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Putting Freight Costs in their Place

Written by Iqubal Pannu, Senior Solutions Consultant, AEB (International) Ltd In todays globalised world, many companies are active in different countr...

Freddie Pierce
|Dec 20|magazine13 min read

Written by Iqubal Pannu, Senior Solutions Consultant, AEB (International) Ltd

In today’s globalised world, many companies are active in different countries and across continents with comprehensive procurement, distribution and fulfilment networks and working with a variety of logistics service providers. Yet few of them have implemented an efficient logistics controlling process that tracks the exact cost allocation of freight expenses. What costs were incurred for transfers of products between locations? And what were the specific costs per product group or location?

Traditional accounting methods and spreadsheets are insufficient for breaking down logistics costs to the product or item level. It seems the formula most commonly used is (Pi x guesstimate)2 = freight costs for product A. The result is an imprecise allocation of freight costs, the impact of which is widely underestimated. For example, if production and logistics costs are used to set product sales prices, inaccurate freight cost allocation can lead to distortions: If prices are set too high, it can lower demand; if prices are set too low, it can squeeze the margin.

So what options exist for allocating freight costs precisely to their original cost drivers – for making freight cost reallocation more exact? How can freight and logistics costs be allocated to cost centres and accounts in a way that reflects their true cost drivers and also makes this information available for further analysis?

The first step is to define cost centres and accounts that freight costs are to be allocated to. The next step is to define the reallocation model - the reallocation key used to break down the freight costs, e.g. by weight, volume or value of the goods. How exactly the reallocation takes place depends on the purpose for which the information is gathered. Knowing how much is spent on freight and logistics is a precondition for making decisions on a whole range of issues, from basic strategy, to products, to internal logistics processes. Freight cost reallocation can serve the following objectives:

  • Market price calculation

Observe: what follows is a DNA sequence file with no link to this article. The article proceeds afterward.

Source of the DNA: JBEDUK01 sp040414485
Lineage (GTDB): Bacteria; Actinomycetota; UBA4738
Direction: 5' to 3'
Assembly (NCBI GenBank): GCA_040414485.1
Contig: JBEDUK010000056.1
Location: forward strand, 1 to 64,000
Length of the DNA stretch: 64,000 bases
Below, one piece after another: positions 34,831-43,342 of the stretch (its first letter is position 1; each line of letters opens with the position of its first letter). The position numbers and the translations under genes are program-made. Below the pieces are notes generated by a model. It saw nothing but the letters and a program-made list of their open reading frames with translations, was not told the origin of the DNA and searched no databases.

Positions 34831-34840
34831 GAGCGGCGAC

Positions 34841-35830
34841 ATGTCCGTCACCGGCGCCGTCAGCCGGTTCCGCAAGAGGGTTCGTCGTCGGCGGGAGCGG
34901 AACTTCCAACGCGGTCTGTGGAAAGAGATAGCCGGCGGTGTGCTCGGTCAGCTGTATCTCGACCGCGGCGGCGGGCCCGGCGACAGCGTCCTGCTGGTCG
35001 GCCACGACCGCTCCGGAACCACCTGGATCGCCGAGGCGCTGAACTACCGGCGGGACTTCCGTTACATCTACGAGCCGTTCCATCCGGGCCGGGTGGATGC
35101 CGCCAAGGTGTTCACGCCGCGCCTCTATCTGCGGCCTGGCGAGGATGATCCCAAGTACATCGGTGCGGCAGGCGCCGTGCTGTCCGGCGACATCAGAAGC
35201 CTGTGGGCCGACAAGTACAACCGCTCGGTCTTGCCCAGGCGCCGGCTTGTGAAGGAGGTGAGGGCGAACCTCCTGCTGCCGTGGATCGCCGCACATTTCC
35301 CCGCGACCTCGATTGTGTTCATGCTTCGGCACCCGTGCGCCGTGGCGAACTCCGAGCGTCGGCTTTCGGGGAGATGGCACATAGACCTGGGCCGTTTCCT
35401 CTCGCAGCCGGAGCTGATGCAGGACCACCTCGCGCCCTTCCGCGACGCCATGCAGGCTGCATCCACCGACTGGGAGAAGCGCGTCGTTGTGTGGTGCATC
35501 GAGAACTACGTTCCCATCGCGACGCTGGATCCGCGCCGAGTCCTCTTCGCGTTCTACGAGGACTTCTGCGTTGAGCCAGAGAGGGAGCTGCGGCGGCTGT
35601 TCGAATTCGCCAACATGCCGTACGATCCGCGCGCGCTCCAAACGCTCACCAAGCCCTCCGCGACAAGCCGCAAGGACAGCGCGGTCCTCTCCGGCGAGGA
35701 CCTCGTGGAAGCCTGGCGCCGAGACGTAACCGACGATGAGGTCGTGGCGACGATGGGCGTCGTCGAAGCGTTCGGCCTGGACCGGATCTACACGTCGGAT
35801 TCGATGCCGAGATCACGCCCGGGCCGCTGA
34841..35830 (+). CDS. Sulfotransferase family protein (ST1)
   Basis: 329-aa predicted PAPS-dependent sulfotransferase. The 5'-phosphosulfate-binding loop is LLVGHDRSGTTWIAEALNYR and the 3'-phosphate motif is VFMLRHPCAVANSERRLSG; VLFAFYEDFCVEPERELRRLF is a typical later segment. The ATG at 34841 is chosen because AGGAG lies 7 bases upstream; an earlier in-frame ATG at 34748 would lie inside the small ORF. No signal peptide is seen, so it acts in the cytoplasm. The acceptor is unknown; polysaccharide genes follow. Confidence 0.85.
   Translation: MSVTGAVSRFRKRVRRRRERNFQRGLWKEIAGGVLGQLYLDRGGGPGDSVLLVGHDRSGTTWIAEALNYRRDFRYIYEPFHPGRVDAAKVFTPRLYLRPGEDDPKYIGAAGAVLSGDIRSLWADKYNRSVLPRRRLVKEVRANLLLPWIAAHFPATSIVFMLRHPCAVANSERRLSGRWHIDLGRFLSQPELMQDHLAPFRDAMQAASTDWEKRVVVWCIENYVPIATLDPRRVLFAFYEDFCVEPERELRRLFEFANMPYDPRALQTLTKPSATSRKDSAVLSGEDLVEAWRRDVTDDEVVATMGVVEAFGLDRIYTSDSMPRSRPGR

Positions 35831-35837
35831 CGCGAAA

• Success evaluation
  • Landed costs determination
  • Make-or-buy decisions
  • Accrual-based cost allocation
  • Cash flow management
  • Comparison and evaluation of logistics performance of departments and locations

Once the actual objective of freight cost reallocation has been confirmed, the structures best suited to achieve these goals need to be determined. This is usually the job of the department that needs the cost reallocation information – typically controlling or financial accounting. Not every company requires a detailed reallocation down to the article level, for example. The objective is always to find the optimal balance between the expense of reallocation and the benefit it will bring to a particular business.

Benefits of automated freight cost reallocation

The key benefits of automated freight cost reallocation are threefold. First of all, there is no room for interpretation when it comes to cost centres, such as separate departments or locations. Costs are allocated uniformly based on defined criteria, overall logistics controlling becomes more precise, and it is easier to compare data.

Secondly, costs are reallocated quickly and without reliance on the actions of any one person. In practice, manual reallocation often leads to potentially massive delays – when the person in charge is on vacation, for example.

And thirdly, analyses follow a strict process and can be accessed by anyone, anytime. Results no longer include approximations (“pi x guesstimate”) but are based on actual freight costs.

Selecting the right software

Many companies use smart software solutions to establish automated processes, i.e. freight management software that automatically reallocates freight costs to cost centres or cost units. It’s important that companies choose a solution that allows them to create cost centres based on various criteria: material or item, package or package type, delivery note or delivery note type, client, shipment, consignee, etc. The software should also make it possible to manually edit an automatic reallocation or add additional cost centres.

But freight cost reallocation and logistics cost accounting are just one step on the road to comprehensive logistics controlling. Ultimately, freight costs should be compared against the invoiced freight charges, so that only the actual costs are paid and reallocated to the cost centres and cost units. IT-supported freight cost management helps to optimise logistics controlling and maximise efficiency – both vital prerequisites for staying competitive.

 

About the author

Iqubal Pannu is a Senior Solutions Consultant at AEB (International) Ltd, having joined the company in 2006 as a Project Manager. He has considerable consultancy and project management experience within carrier management solutions, advising companies ranging from SMEs to major multi-national corporations on how to optimise their supply chain performance within global trade and logistics. His international experience includes work in North America, Belgium, Netherlands, Germany and Spain.  Iqubal holds a BA (Hons) in Office Systems Management from the University of Hull.

AEB has released a number of white papers of freight reallocation. The white papers can be downloaded free of charge and at no obligation from www.aeb-international.co.uk/freight. Each paper in the series can be read independently of the others, though some cross-referencing is possible.